Female Fertility Linked to Biological Age According to Study

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A recent study found fertility linked to biological age. We take a closer look at the findings and possible implications.

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In this article:

  1. Background and Study Overview
  2. Study Findings: Fertility Linked to Biological Age
  3. Implications and Conclusion

Background and Study Overview

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Between 9% and 24% of patients undergoing ovarian stimulation for in vitro fertilization (IVF) have an inadequate ovarian response (POR). It’s a common clinical challenge, leaving both fertility experts and patients frustrated.

While this branch of medicine has come a long way over the last 40 years, there is still a lot we don’t understand. Some of the recognized causes of POR include:

  • Toxic, autoimmune, and infectious diseases
  • Metabolic diseases
  • Genetic and chromosomal alterations
  • Advanced endometriosis
  • Age-related reduction of ovarian follicles

Age plays a vital role in fertility. For instance, a 15-year follow-up of POR patients reported the birth rate decreased from 22% for women younger than 30 years to 18.3% for women aged 31–34 years.

In a recent prospective study, researchers took a closer look at fertility linked to biological age. More specifically, they investigated the relationship between chronologic age, predicted age, and ovarian response based on DNA methylation levels in white blood cells (WBC) and cumulus cells (CC).

DNA methylation levels accurately predict biological age in many studies. Additionally, most human tissue follows predictable DNA methylation patterns, which one can assess at any point in a life cycle.

Notably, Horvath’s DNA methylation-derived age prediction model has unique properties that enable one to compare ages of distinct body parts using the same clock. For this reason, it may serve as the most informative biomarkers of aging within various tissues.

The study collected samples from 175 women undergoing ovarian stimulation. Researchers grouped women according to ovarian stimulation response; poor responders were those with less than five oocytes retrieved, and good responders with more than five oocytes retrieved. Additionally, the team included participants with polycystic ovary syndrome (PCOS) in the group that responded well to ovarian stimulation.

RELATED: Study Shows The Older A Person Is When They Give Birth, The Older They May Live

Study Findings: Fertility Linked to Biological Age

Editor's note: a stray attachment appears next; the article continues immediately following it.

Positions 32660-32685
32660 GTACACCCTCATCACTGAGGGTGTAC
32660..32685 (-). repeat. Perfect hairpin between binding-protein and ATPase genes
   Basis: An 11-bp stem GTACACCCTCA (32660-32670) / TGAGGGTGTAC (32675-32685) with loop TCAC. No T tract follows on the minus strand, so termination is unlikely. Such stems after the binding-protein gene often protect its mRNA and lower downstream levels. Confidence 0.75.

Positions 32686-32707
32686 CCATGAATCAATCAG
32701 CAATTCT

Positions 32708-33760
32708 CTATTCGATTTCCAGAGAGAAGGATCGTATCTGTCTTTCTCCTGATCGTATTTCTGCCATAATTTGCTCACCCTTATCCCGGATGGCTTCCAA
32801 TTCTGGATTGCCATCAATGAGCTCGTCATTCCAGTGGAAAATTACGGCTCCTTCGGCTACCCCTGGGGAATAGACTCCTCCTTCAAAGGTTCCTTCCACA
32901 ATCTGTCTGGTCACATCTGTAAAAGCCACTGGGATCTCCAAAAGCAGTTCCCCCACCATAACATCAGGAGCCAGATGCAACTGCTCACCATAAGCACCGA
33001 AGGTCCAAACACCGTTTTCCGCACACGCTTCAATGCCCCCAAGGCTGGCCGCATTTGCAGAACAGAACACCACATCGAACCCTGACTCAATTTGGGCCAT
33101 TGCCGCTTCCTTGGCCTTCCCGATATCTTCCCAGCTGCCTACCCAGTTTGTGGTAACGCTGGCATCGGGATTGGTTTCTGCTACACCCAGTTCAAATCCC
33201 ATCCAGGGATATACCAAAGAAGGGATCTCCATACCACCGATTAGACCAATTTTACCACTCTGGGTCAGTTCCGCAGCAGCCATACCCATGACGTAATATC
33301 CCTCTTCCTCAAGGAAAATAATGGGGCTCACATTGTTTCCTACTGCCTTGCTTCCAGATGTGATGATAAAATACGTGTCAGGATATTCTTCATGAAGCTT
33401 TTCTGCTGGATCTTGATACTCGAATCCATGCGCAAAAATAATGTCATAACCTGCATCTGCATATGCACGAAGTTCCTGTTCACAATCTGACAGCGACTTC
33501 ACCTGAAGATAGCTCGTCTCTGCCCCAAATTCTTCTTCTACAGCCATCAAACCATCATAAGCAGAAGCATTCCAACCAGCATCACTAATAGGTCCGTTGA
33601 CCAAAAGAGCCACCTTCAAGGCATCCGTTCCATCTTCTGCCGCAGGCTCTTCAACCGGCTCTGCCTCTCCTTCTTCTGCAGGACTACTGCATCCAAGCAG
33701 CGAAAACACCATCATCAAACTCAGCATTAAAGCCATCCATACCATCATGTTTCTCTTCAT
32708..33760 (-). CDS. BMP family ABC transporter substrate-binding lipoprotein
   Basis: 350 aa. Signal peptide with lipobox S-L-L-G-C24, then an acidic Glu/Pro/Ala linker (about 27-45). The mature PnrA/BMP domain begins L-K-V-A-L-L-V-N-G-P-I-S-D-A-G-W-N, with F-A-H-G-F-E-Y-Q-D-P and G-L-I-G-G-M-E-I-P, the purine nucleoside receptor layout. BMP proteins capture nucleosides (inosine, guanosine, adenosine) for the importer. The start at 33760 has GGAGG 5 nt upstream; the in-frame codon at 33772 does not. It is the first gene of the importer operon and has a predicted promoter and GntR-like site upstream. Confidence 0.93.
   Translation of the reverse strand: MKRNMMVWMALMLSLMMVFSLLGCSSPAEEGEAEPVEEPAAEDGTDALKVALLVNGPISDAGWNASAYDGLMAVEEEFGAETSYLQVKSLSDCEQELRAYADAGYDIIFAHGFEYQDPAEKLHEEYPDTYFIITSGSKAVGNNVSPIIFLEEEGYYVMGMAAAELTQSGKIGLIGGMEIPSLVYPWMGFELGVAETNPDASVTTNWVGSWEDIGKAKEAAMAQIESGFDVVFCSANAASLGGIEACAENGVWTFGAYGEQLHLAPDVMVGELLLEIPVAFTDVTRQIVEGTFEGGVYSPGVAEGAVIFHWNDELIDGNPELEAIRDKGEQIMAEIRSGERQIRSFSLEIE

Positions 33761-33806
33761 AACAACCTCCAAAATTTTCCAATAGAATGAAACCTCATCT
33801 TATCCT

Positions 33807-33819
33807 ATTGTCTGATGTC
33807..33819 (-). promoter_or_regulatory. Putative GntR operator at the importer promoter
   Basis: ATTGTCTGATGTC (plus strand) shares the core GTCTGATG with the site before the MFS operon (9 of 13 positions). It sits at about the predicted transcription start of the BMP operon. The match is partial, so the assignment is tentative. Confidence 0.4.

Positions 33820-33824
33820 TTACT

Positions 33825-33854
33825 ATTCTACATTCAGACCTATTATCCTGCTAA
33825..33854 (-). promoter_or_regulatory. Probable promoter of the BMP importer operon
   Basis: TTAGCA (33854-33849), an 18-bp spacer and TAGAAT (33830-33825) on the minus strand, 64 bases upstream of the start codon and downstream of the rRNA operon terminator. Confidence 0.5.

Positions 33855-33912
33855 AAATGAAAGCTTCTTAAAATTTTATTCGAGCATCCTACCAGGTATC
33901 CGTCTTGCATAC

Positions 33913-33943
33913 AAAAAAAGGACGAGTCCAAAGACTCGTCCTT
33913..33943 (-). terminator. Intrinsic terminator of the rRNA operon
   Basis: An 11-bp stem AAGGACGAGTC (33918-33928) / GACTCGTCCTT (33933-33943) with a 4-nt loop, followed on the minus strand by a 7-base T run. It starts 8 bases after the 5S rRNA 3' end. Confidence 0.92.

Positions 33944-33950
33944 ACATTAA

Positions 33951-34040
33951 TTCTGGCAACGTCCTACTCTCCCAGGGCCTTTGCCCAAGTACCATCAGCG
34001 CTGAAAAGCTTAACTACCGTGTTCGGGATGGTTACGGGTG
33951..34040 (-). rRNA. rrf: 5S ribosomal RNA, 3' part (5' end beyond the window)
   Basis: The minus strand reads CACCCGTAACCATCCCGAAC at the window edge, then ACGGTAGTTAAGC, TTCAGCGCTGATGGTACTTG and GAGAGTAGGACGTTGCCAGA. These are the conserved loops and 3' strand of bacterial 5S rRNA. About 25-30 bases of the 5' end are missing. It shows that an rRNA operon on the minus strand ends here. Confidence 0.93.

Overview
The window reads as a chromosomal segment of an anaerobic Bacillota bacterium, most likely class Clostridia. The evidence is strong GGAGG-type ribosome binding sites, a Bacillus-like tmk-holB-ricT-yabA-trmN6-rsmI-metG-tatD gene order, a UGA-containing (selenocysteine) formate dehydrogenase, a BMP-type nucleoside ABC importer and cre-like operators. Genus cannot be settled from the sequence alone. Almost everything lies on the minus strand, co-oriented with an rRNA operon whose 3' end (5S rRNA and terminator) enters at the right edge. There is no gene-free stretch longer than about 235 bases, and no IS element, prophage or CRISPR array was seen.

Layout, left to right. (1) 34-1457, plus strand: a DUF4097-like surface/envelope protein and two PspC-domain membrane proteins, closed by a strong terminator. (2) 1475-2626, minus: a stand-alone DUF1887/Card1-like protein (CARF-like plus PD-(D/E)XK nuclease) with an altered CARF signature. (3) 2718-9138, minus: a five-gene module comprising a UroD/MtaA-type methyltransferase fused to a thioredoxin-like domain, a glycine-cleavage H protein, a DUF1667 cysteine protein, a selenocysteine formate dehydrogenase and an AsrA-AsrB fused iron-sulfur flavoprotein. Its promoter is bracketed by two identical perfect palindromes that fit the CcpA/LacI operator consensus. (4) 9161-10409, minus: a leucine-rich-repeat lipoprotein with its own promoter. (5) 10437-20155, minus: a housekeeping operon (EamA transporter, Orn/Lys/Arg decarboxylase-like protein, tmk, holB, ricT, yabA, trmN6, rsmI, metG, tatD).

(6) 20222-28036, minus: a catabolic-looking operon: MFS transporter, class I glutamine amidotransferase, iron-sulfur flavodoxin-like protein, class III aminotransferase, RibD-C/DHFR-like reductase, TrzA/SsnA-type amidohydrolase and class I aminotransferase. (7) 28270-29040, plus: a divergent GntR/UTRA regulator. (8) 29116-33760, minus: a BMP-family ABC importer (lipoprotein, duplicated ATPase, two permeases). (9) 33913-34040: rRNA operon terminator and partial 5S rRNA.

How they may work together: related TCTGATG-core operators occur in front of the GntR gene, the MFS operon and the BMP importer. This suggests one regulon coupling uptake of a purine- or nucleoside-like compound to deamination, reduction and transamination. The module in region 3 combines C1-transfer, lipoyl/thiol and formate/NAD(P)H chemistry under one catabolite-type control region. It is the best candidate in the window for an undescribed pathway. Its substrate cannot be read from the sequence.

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DNA methylation patterns based on Horvath’s epigenetic clock for white blood cells (WBC) samples related to chronological age. However, the predicted age for cumulus cells (CC) was younger.

Most importantly, the analysis of a subgroup revealed fertility linked to biological aging. In young women under the age of 38, there was a correlation between suboptimal ovarian response and accelerated epigenetic age within WBC samples.

On the other hand, the ovarian response didn’t affect the predicted age based on CC samples. So far, CC analysis failed to reveal epigenetic changes that predict ovarian aging.

While lower DNA input from CC samples could explain these results, there are other limiting factors. Firstly, we lack a universally accepted definition of inadequate ovarian response. For instance, it should include the degree of ovarian stimulation used.

Furthermore, because women with PCOS formed part of one group, the study may not be representative of a population with typical methylation levels.

Implications and Conclusion

In short, Horvath’s epigenetic clock accurately predicts age when using white blood cell samples, and it indicates fertility linked to biological age in young women.

Overall, the correlation between accelerated aging and infertility could improve the prediction and diagnosis of inadequate ovarian response. And it could ultimately lead to better fertility treatments.

In contrast, the study didn’t identify an alternative methylation-based model predictive of age for cumulus cells. As a result, we still don’t fully understand the process of ovarian aging. Therefore, defining the specific biological changes that happen within the ovary over time is crucial in overcoming the challenge of infertility.

Despite not identifying a successful age-prediction model for the cumulus cells epigenome, the study uncovers some of the challenges we still need to address. For one, we must clearly define links between biological age acceleration and reproductive health outcomes.

Interestingly, this study suggests that hormonally responsive tissues may have aging patterns distinct from other tissue types. Moreover, it illustrates the need to look for DNA methylation sites that correctly predict ovarian response to stimulation or chronologic age from CC samples.

Above all, the study highlights the importance of continued research into the epigenome, fertility, and aging.

If you’re interested in learning more about epigenetics and research developments, visit the TruDiagnostic website today.

What are the implications of fertility linked to biological age? Share your thoughts in the comments below!


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